2 Peter 3:8-10

 

When I am Faithless…

I seem to start a lot of my conversations with, “I’m sorry, God.”  Lord, I know full well that repentance is a fine and necessary thing.  But Lord, I’ve neglected to accept Your punishment for my crimes against You as already PAID IN FULL.  I’ve walked around, suffering and moaning with the failures that surround my day. I am sad and I hear myself say, “I know I’m just suffering the consequences of my own actions.”  So sad. And I know that I often do have to suffer the consequences on occasion. But I have neglected to fully receive from You that the consequences for my sin were paid on the cross of Christ.

I have victory.  I am forgiven. I have let the enemy convince me that I have neither!  I have walked in grieving and loss. I have walked in guilt and shame. I have walked in all the things You conquered for me in Your payment for my sins on the cross.  You rose from the dead! You PROVED your victory. You proved it and proclaimed it and then sealed it as a promise in our hearts by giving us–giving me–Your Holy Spirit.

But Naomi said, “Turn back, my daughters; why will you go with me? Have I yet sons in my womb that they may become your husbands? 12 Turn back, my daughters; go your way, for I am too old to have a husband. If I should say I have hope, even if I should have a husband this night and should bear sons, 13 would you therefore wait till they were grown? Would you therefore refrain from marrying? No, my daughters, for it is exceedingly bitter to me for your sake that the hand of the Lord has gone out against me.”
Ruth 1:11-13

Why do I ever think You’ve left me to my fate?  Why do I act the way Naomi did when everything she depended on in the physical world had been taken from her.  Distraught, she cried out in her misery, but not to You, God. She cried out in shame and worry and hopelessness.  How many times have I felt that same way? I’ve walked in the sorrow of my circumstances instead of the peace of Your Gospel.  

But Ruth said, “Do not urge me to leave you or to return from following you. For where you go I will go, and where you lodge I will lodge. Your people shall be my people, and your God my God. 17 Where you die I will die, and there will I be buried. May the Lord do so to me and more also if anything but death parts me from you.”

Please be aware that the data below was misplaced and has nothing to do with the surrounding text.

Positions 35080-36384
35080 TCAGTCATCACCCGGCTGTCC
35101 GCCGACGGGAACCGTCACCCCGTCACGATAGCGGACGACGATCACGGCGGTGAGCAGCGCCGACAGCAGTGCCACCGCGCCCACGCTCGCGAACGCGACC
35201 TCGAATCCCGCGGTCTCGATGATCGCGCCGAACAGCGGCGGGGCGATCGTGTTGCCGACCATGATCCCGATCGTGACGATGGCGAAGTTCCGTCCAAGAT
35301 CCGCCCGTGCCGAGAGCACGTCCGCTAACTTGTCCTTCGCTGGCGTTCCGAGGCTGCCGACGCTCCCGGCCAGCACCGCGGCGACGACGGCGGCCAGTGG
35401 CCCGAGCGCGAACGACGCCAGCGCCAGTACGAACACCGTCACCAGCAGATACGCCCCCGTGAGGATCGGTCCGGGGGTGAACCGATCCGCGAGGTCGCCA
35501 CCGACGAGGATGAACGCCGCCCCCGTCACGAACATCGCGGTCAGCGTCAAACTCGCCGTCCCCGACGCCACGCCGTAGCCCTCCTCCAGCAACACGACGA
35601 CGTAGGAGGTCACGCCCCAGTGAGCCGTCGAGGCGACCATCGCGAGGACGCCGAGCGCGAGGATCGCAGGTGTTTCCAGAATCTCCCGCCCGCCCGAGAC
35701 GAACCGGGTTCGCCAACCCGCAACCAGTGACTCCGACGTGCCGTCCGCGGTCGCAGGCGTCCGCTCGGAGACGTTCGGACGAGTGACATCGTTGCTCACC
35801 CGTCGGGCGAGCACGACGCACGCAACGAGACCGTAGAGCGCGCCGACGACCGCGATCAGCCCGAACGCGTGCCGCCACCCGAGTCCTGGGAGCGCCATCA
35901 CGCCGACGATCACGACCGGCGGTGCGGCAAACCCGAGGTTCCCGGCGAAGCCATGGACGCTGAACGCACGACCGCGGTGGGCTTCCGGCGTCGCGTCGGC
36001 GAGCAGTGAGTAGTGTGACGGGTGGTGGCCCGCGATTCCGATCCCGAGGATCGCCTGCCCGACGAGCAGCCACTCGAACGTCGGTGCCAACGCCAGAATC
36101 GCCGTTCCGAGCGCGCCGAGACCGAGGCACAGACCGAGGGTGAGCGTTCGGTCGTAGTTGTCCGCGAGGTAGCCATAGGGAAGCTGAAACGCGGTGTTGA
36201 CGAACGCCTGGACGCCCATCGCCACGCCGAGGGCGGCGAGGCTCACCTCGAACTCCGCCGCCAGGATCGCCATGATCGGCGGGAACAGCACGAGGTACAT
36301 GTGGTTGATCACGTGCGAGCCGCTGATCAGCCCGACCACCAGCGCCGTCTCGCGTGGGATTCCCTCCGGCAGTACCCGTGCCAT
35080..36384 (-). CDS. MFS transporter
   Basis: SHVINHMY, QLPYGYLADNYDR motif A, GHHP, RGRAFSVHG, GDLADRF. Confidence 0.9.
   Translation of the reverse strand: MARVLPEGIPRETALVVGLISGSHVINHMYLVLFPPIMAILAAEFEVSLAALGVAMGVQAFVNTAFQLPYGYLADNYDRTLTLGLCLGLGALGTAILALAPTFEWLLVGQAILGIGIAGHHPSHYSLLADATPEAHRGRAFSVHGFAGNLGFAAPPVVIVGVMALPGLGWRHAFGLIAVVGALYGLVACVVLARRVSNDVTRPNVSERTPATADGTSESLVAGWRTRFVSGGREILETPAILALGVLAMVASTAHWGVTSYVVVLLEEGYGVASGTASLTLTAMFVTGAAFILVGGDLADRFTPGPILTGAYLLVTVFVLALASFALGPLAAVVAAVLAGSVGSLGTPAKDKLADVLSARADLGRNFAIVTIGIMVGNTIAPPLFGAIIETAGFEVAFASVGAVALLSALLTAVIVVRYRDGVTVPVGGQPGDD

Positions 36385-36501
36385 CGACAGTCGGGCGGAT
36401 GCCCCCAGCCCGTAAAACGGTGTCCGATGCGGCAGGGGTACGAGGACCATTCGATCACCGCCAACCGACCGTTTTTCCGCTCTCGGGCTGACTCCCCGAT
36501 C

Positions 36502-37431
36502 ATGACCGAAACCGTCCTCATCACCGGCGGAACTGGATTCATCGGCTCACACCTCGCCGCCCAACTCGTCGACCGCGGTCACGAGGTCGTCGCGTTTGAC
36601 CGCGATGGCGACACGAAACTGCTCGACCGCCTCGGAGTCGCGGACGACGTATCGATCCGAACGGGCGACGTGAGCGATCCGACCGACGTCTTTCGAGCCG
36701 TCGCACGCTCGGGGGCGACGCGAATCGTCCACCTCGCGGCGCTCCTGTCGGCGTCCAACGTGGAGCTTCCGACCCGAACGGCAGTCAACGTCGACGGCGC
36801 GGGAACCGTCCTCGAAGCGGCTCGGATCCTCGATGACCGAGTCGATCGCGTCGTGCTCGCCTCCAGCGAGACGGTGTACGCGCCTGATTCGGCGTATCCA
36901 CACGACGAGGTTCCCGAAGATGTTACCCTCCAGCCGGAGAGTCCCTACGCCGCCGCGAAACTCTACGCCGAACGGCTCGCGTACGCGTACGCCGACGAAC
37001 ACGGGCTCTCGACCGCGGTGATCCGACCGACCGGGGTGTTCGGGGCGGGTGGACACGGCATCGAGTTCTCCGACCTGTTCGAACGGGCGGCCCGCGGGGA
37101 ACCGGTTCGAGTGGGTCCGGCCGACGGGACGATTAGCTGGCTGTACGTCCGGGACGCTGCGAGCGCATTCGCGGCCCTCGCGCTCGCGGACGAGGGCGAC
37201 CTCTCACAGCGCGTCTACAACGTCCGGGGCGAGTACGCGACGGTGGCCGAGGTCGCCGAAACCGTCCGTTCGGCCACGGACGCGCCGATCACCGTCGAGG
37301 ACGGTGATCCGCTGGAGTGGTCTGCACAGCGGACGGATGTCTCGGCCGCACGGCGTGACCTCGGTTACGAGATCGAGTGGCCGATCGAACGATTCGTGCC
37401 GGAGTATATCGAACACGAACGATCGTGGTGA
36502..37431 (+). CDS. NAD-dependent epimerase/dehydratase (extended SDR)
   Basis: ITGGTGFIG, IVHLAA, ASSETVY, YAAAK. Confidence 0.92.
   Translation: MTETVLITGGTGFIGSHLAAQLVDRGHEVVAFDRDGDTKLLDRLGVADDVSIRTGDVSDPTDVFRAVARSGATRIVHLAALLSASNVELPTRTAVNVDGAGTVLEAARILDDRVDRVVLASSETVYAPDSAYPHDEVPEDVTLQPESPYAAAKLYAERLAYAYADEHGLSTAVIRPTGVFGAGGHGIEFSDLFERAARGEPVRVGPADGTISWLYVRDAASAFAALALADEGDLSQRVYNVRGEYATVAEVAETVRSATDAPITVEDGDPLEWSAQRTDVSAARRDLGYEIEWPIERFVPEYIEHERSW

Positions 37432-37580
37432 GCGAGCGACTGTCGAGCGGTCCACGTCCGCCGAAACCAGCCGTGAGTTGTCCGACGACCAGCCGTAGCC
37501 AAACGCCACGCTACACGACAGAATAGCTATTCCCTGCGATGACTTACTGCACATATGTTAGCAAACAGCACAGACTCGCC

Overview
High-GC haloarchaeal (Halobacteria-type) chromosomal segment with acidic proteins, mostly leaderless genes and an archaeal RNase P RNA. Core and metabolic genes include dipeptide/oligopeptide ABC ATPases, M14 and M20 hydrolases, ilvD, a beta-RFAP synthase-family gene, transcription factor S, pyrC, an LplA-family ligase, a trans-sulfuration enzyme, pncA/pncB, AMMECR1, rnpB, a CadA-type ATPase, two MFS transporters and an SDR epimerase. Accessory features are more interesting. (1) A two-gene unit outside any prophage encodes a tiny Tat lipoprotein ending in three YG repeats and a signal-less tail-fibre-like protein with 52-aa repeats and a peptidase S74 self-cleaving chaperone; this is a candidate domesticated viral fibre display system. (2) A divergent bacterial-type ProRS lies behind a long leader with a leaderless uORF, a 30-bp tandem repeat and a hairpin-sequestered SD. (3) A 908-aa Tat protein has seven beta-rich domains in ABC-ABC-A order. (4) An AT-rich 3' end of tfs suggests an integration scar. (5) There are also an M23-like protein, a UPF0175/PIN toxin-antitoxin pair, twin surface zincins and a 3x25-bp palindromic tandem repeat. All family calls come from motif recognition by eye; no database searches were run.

Ruth 1:16-18

Ruth, on the other hand, who had nothing, and by worldly standards was fated to a worse fate than Naomi, chose to trust in You.  As a foreigner she had no hope without You, and so she chose by faith to walk to the very end trusting You regardless of how things looked.

I’ve always thought I knew the story of Ruth and Naomi.  I’ve always thought of Naomi as so faithless. And today I saw that I have been walking like Naomi, in faithlessness.  But You are faithful even when we are faithless. Thanks for that, God. Please give me more faith. Teach me to trust You more and hope in Your salvation.

If we have died with him, we will also live with him;
12 if we endure, we will also reign with him;
if we deny him, he also will deny us;
13 if we are faithless, he remains faithful—
for he cannot deny himself.
2 Timothy 2:11-13

 

Repentance Pays Off

Give ear to my words, O Lord;
   consider my groaning.
2 Give attention to the sound of my cry,
   my King and my God,
   for to you do I pray.
3 O Lord, in the morning you hear my voice;
   in the morning I prepare a sacrifice for you and watch.
Psalm 5:1-3

Jesus, I called out to You this morning with such longing.  But instead of despair, Lord, I laid my sins out before You in repentance.  I took a hard look at my life and my actions over the last few days and You drew me into Your lap.  I laid it all out there, God. I poured out myself to You. I shared my fear, my guilt, my love, my longing.  I gave it all to You God. And when I thought I was spent, I cried out some more. Through my tears I confessed my weakness.  I confessed my doubt. I confessed my sins.

You held me in Your arms with such sweetness, Lord.  There was no condemnation. Though I was afraid and felt guilty, You showed me no anger and gave me no punishment.  Instead, You listened to my cries. You listening and You wiped away my tears with laughter and kisses. You reminded me of Your great love.  You showed me Your renewed mercy. You gave ear to my words, Lord. You considered my groanings. You heard my voice as I sacrificed my own will to follow Your ways and obey You.

I turned to the Word, Lord, and You spoke to me.  You reminded me of Your faithfulness even in my folly.  You are so quick to teach me! You are so quick to comfort me, Jesus!  

And that would have been enough.  But You weren’t satisfied with enough.  Instead You gave me more. You had a sister text me with these verses from Psalms.  She said that You had encouraged her to share them with me this morning. Lord, You answered my groanings with concrete truth from Your Word.  In the obedience of a friend, You comforted me beyond my expectations and my requests, because that is who You are.

11 But let all who take refuge in you rejoice;
   let them ever sing for joy,
and spread your protection over them,
   that those who love your name may exult in you.
12 For you bless the righteous, O Lord;
   you cover him with favor as with a shield.
Psalm 5:11-12

Thank you, God, that You hear me, You see me, You love me, and You hold me in Your hand.  You cover me in favor as with a shield, and I will glorify Your name.